Is crafting a style something artists should strive for? Pros share advice on how to develop a look.
If you were asked to make a list of your favourite artists, chances are you’d be able to explain the small quirks or creative decisions they’ve made that made an impact on you. You might have even tried to recreate these styles in your own pieces.
But is honing a style – either someone else’s or your own – an achievable goal? Or is it counter-intuitive to your development as an artist? The answers depend on how you want to work, and to figure everything out you need to listen to your instincts. This article explores how different artists have developed a ‘look’.
For more advice on honing your art, explore our guide to mastering different art techniques, and our roundup of tutorials exploring how to draw just about anything.
Various factors contribute to the development of a style. For fantasy illustrator Djamila Knopf, it can all be traced back to watching Sailor Moon for the first time. “The minute that intro came on I was completely mesmerised,” she explains. “To my five year-old self, the colours, the style, the story, the transformation scenes – it was all perfect. From then on, I drew Sailor Moon fan art non-stop and tried to emulate the style.”
Today Knopf describes her work as evoking a “sense of wonder and nostalgia”, which sounds like a fitting way of carrying forward her formative anime experience. “I use colours that are far from realistic and so they create a more dream-like, alternate reality.”
Freelance illustrator Toni Infante had a similar experience upon discovering manga. “Dragon Ball was probably the first one I came across,” he says. “Seeing those powerful characters with weird hair really left an impression on me. I think it’s still easy to see the influence of Dragon Ball writer and illustrator Akira Toriyama on my style, which includes plenty of dynamic shapes and angles.”
So honouring your influences can lead to your style, but can your style lead to work? According to Knopf, a signature style can both open and close doors to potential projects. “If you’re someone who enjoys being a chameleon, all power to you! It can actually be great when you’re working on different productions that require you to switch styles,” she says.
“But having a style that people recognise has its advantages, too. Because you’re being hired for bringing your unique voice to a project. For me, the signature style has been my way to go. It makes me so happy when people tell me that they saw an illustration of mine and recognised the style. When I was trying to work like a Magic: The Gathering artist, I never received comments like that because all I did was try to mimic other people’s styles.”
For illustrator, concept and comic artist Dave Rapoza, it’s best not to overthink your approach and your position in the industry when it comes to style. “You’ll always be looking to see what everyone else is doing to stand out and end up comparing your work to theirs, which can be very unhealthy for your development,” he says.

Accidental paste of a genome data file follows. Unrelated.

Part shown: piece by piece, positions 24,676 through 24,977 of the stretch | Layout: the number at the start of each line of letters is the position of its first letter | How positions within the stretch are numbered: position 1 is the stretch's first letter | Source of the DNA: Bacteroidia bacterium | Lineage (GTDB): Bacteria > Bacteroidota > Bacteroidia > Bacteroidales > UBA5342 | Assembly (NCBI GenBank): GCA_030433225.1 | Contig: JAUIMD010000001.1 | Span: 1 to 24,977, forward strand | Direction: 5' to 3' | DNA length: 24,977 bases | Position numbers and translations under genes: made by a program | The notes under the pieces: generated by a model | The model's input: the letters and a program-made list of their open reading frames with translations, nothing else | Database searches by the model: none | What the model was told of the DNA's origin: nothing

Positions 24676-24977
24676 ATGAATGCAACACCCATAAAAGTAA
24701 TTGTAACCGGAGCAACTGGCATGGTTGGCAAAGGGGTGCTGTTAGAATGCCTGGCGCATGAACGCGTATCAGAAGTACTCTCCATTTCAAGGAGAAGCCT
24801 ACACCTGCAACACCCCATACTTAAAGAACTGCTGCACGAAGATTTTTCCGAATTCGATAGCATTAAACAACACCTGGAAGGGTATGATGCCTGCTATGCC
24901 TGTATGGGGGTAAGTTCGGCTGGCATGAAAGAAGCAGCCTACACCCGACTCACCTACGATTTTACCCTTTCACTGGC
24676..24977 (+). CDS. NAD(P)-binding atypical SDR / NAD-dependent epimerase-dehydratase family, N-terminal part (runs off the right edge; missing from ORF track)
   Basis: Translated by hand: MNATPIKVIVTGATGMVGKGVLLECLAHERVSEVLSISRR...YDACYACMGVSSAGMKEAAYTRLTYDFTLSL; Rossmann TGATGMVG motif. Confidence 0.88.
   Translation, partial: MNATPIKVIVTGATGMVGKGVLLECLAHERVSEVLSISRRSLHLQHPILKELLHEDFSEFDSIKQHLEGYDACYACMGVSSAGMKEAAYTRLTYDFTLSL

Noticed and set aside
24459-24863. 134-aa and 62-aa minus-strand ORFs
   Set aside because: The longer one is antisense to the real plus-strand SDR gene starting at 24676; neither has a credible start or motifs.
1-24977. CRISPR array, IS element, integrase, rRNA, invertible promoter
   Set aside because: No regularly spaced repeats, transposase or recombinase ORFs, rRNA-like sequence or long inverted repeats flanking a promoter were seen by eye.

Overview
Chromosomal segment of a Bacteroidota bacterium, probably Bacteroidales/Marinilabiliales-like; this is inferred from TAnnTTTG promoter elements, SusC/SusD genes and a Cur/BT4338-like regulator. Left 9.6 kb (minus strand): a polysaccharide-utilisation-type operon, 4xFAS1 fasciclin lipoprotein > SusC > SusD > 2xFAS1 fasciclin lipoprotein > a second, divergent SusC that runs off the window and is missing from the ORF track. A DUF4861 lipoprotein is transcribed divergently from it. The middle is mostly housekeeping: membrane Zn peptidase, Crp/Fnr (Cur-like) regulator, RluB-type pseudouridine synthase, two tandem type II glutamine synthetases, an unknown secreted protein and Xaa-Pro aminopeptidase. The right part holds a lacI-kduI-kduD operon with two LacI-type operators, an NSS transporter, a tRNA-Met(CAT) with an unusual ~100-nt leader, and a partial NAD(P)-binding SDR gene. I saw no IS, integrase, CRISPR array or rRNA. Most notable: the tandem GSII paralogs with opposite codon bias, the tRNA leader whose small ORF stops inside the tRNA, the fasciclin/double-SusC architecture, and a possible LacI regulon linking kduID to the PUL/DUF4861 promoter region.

“When you’re happy doing what you do, people can definitely tell. And if your style is also all your own through a melting pot of all your influences then you’ll get work. Don’t worry about trying to fit in – there’s always someone out there like you in all industries.”
Dealing with criticism
Following your inspirations can result in a conflict of artistic as well as professional interests. Some styles come under fire from other creators, which in Knopf’s case left her feeling frustrated and insecure about her abilities. “As long as I can remember, everyone has tried to beat my anime influence out of me,” she reveals. “I kept trying different styles that I thought were expected of me and that were properly ‘artistic’, but I never settled on anything.”
After exploring different styles away from the glare of her teachers for a few years, Knopf decided to switch back to what is now her current style. “Ever since then, I’ve been having so much more fun with my work.”
Anime and manga in particular seem to be susceptible styles. Given that the world is more connected than ever, Infante isn’t surprised that they are popular styles, although that doesn’t mean creators can rely on them entirely. “I think that if someone imitates a particular style or artist without adding in anything, they’re not being honest with themselves,” he says. “It’s from the mix of influences that creative things happens.”
“Manga is an art style that only comes under criticism in a narrow field in this industry,” Rapoza adds. “If you enjoy doing a manga style and it makes you excited to sit down every day and draw, then you must follow your instincts.”
Finding your voice
Knowing yourself and what excites you sounds like straightforward advice, but sometimes even the most assured artists could do with a reminder to keep them on track. “An important thing I’ve learnt is that style is not only how you draw but what you draw,” says Knopf. “Often, all it takes is for you to open your sketchbook and look at what you’re doing when nobody gives you any instructions – the things you draw just for yourself.
“If you’re completely lost, creating an influence map could also be a useful exercise,” she adds. “Think about the artists or IPs that resonate with you, put them on a grid and analyse each one. What do you like about it? How could you incorporate that aspect into your own work?”
Rapoza takes a less methodical approach. “I don’t think you can truly find your voice without failing over and over and never settling for comfort,” he says. “Don’t limit yourself by being afraid to show the weakness of what you do. Address it and put it out there on the forefront. Show people what it takes to achieve your best version of you as an artist.”